A serious fungal disease that attacks the popular landscape shrub, boxwood, has been found in Michigan for the first time, according to the state Department of Agriculture and Rural Development.
Officials say the disease was found in three locations in Oakland County: a landscape firm, a homeowner's yard and in holiday wreaths sold at a Michigan retail store.
Boxwood blight causes dark brown spots on leaves that speeds up defoliation and sometimes kills young boxwoods.
The biggest risk comes when people improperly throw away infected wreaths after the holidays. Officials say you should consider your wreath infected if it has boxwood plants. To properly dispose of the diseased plant, either burn it or double bag it, the department says.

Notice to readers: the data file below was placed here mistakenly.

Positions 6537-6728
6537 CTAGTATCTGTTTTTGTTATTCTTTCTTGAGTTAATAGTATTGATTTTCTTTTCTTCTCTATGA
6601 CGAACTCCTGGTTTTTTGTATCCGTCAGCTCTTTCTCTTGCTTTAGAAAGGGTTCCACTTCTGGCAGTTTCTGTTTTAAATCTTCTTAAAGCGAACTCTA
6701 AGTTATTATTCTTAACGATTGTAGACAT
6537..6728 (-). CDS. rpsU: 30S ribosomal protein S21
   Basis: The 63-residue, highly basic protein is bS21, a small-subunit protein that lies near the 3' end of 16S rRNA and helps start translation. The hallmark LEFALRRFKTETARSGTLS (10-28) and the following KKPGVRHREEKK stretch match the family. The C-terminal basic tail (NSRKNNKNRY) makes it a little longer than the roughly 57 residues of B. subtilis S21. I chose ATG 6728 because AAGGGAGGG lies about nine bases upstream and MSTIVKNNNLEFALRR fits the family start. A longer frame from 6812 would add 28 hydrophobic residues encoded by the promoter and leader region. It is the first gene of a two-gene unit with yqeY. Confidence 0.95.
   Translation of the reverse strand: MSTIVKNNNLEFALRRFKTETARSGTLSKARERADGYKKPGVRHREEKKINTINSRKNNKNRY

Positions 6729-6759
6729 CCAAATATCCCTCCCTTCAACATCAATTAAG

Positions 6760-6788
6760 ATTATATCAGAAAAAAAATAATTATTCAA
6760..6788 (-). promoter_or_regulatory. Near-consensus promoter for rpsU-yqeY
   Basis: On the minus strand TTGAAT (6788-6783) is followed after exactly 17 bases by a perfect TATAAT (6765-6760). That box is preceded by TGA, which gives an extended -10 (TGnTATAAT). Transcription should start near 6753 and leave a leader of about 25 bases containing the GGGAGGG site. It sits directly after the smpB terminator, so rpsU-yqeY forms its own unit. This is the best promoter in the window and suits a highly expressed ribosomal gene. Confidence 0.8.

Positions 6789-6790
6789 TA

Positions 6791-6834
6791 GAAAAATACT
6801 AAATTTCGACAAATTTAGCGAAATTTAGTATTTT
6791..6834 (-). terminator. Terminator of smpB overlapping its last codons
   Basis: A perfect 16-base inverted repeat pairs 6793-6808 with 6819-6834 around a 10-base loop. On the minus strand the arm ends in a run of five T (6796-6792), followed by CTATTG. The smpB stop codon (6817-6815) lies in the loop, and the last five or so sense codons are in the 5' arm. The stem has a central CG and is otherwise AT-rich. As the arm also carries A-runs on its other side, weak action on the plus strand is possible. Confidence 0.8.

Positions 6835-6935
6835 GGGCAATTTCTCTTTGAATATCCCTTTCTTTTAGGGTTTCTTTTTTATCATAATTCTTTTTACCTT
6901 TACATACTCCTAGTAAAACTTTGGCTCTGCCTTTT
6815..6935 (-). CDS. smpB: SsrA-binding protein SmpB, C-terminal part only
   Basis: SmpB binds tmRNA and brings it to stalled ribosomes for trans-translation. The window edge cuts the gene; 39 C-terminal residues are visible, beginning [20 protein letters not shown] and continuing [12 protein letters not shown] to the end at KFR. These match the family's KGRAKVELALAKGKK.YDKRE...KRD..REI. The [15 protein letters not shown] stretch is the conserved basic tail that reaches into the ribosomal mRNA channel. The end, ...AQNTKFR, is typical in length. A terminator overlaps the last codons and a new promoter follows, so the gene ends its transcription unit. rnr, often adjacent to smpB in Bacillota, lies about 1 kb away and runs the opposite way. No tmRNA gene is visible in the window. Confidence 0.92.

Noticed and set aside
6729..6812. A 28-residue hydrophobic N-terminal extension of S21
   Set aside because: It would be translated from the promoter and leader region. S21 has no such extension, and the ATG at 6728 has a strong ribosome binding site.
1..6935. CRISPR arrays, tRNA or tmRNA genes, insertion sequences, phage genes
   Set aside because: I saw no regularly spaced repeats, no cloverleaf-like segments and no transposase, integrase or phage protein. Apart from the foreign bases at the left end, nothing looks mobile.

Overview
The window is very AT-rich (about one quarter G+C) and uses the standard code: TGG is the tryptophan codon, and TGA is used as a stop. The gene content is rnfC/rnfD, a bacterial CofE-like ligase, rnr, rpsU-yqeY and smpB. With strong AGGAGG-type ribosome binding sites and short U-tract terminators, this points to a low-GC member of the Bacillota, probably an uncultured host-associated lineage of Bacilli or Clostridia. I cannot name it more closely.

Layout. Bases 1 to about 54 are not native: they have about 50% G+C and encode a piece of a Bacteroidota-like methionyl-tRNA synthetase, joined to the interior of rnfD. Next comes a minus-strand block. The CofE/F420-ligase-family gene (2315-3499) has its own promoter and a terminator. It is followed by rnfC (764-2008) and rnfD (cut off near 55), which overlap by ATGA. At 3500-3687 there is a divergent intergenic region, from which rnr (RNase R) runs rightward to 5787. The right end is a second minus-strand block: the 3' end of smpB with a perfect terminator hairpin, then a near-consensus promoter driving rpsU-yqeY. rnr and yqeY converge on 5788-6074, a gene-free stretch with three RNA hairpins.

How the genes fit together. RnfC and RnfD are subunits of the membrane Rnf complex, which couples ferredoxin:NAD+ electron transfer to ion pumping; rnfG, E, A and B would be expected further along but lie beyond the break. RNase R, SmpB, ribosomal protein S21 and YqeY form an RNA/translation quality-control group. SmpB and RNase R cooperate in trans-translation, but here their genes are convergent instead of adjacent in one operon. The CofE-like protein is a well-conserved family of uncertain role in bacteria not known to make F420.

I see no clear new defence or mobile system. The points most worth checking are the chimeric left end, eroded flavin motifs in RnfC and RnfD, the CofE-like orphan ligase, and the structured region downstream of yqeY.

To prevent introducing or spreading boxwood blight, MDARD recommends that nurseries, landscapers and property owners implement the following preventative actions:
- Buy boxwood plants from reputable suppliers, nurseries or garden centers, and carefully inspect them. If possible, purchase plants produced under the Boxwood Cleanliness Program.
- Buy less susceptible boxwood varieties. Refer to the list developed by North Carolina State University: Susceptibility of Commercial Boxwood Cultivars to Boxwood Blight [links.govdelivery.com].
- Isolate new boxwood plants from existing plantings for at least a month.
- Space plants enough for air to circulate around them.
- Avoid overhead watering and avoid working with plants when they are wet.
- Rake and remove leaf debris.
- Do not use boxwood holiday decorations near boxwood in your landscape.
- Dispose of boxwood holiday decorations by sealing in plastic bags and landfilling.
If you suspect you have boxwood blight, notify your local department here.